There were two results of this protracted skirmishing that are relevant to this lawsuit. In 1974, CPUC permitted Pacific to retain tax savings from accelerated depreciation but, after a reversal in state court, it retroactively required a flow-through. It accordingly ordered a refund to ratepayers of $381 million ($418 million with interest). Pacific's former minority shareholders seek relief for that refund, arguing that management could somehow have avoided the loss if it had adopted accelerated depreciation from the beginning.
A second result was that, because of CPUC's ultimate position that tax savings had to be passed through, Pacific became ineligible for accelerated depreciation tax treatment under 26 U.S.C. § 167( l). Accordingly, it accrued a federal tax liability of some $1.5 billion. That tax liability was still on Pacific's books when ATT, then a 90 percent shareholder of Pacific, proposed a stock-for-stock merger with Pacific in October of 1981.
In September 1981, Eagle had filed this class action in California state court on behalf of Pacific's minority shareholders similarly situated. The complaint alleged that ATT used its ability to control Pacific to its own advantage and to the minority shareholders' detriment. Specifically, the complaint alleged that ATT caused Pacific to forego taking accelerated depreciation and investment tax credits, that ATT's imprudent decision caused Pacific to refund $381 million in rate overcharges and that the refund injured the minority shareholders by approximately $38 million (ten percent of the total refund).
ATT removed the class action to federal court pursuant to 28 U.S.C. § 1332 and 1441. After unsuccessfully petitioning for remand to state court, Eagle filed an amended complaint. The allegations remained essentially the same. Eagle, however, amended the damage allegation to state that the refund caused approximately $3.00 per share depreciation in the value of each share owned by minority shareholders and that Eagle individually was damaged by approximately $4,200. The complaint also alleged that after the initial complaint was filed, ATT offered to purchase the minority shares at a depressed price without compensating the minority shareholders for the damage caused by the refund. Eagle then filed a second motion for remand to state court that was denied.
In the meantime, Pacific and ATT filed for approval of the proposed stock-for-stock merger. CPUC held hearings at which Eagle and other minority shareholders appeared and contested the fairness of the proposed terms to the minority shareholders. Eagle argued that the proposed price for minority shares was inadequate because it did not reflect "pending federal legislation, which if enacted, would relieve (Pacific) of a substantial recorded tax liability," the $1.5 billion tax liability. CPUC, however, found that the exchange offer was "fair and reasonable" and that the approval of the merger would not adversely affect the interests of minority shareholders.
After the merger was complete, Congress enacted the Surface Transportation Assistance Act of 1982, Pub.Law No. 97-424, 96 Stat. 2097, which reduced the $1.5 billion tax liability to approximately $320 million. Eagle then attempted to bring the tax liability into the class action at the summary judgment stage. Eagle alleged that the $1.5 billion tax liability depressed the value of the Pacific's shares at the time of the merger and that ATT received a windfall from the tax relief after the merger was consummated.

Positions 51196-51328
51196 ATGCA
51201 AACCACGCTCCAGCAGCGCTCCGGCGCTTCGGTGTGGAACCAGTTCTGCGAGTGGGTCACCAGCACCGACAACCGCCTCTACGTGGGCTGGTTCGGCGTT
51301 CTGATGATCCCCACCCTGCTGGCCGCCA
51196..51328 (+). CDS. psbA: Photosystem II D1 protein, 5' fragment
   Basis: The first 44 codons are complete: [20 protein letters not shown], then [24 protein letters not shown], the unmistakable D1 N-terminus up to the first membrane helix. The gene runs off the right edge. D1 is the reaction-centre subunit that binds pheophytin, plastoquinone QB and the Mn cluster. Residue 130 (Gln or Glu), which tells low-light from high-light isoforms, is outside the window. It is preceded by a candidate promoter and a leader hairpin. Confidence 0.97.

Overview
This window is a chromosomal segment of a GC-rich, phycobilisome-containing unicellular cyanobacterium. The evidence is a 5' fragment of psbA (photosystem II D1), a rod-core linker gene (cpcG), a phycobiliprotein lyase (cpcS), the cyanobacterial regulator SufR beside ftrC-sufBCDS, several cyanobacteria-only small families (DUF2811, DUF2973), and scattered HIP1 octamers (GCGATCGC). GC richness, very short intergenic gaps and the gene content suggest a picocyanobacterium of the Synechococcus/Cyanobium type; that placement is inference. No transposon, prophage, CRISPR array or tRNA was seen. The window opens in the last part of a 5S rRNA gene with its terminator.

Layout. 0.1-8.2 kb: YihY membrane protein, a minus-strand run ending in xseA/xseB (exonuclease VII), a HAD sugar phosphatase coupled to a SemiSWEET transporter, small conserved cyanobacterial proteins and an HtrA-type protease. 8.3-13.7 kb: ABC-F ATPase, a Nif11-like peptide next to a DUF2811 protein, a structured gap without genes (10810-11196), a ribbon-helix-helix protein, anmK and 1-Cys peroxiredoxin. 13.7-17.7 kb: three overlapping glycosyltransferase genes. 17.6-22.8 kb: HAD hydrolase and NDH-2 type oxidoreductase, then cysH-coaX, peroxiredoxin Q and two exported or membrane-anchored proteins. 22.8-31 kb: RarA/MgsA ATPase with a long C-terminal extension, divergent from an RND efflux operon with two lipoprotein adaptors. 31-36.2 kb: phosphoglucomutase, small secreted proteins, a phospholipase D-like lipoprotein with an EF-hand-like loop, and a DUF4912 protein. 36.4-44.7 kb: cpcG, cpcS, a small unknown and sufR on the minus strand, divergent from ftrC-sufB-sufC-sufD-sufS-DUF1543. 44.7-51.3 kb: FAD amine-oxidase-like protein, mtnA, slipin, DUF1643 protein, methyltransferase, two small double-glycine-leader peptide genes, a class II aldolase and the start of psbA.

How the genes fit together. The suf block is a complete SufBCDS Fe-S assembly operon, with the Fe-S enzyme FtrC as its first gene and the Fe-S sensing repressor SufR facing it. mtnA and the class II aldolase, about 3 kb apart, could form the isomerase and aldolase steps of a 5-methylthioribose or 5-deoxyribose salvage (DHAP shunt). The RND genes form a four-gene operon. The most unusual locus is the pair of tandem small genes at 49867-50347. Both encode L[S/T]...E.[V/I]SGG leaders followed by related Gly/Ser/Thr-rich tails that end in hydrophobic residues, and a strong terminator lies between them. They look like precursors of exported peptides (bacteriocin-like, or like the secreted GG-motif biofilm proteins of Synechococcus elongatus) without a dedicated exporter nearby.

On cross-motions for summary judgment, the district court ruled in favor of ATT. The court held that the $381 million refund did not damage the minority shareholders because if Pacific had adopted accelerated depreciation in 1968, Pacific would not have collected an offsetting amount in rates. The court also held that a pretrial order precluded Eagle from asserting for the first time at the summary judgment stage that the tax liability depressed the exchange price he received for Pacific's shares in the ATT-Pacific merger. Alternatively, the court held that Eagle was collaterally estopped from making this claim by the CPUC finding that the exchange offer was fair to minority shareholders despite the possible tax forgiveness.
Eagle contends that this class action was improperly removed from state court because Eagle's claim and the claims of some of the other shareholders that he represents do not satisfy the jurisdictional amount. The district court has original diversity jurisdiction in all civil matters where the parties are of diverse citizenship and the matter in controversy exceeds $10,000. 28 U.S.C. § 1332. The diversity of citizenship is not in issue. Jurisdiction in this case depends on the application of the aggregation rules used to determine the amount in controversy. The individual claims of the minority shareholders' can be aggregated if they share a common and undivided claim. If, however, their claims are separate and distinct, aggregation is not permitted and each plaintiff must exceed the $10,000 statutory minimum to maintain diversity jurisdiction. Snyder v. Harris, 394 U.S. 332, 89 S.Ct. 1053, 22 L.Ed.2d 319 (1969). Because we view the claims as common and undivided, we hold that the amount in controversy is the aggregated claims of the plaintiffs or $38 million and that the jurisdictional amount is satisfied. Thus, removal to the district court was proper.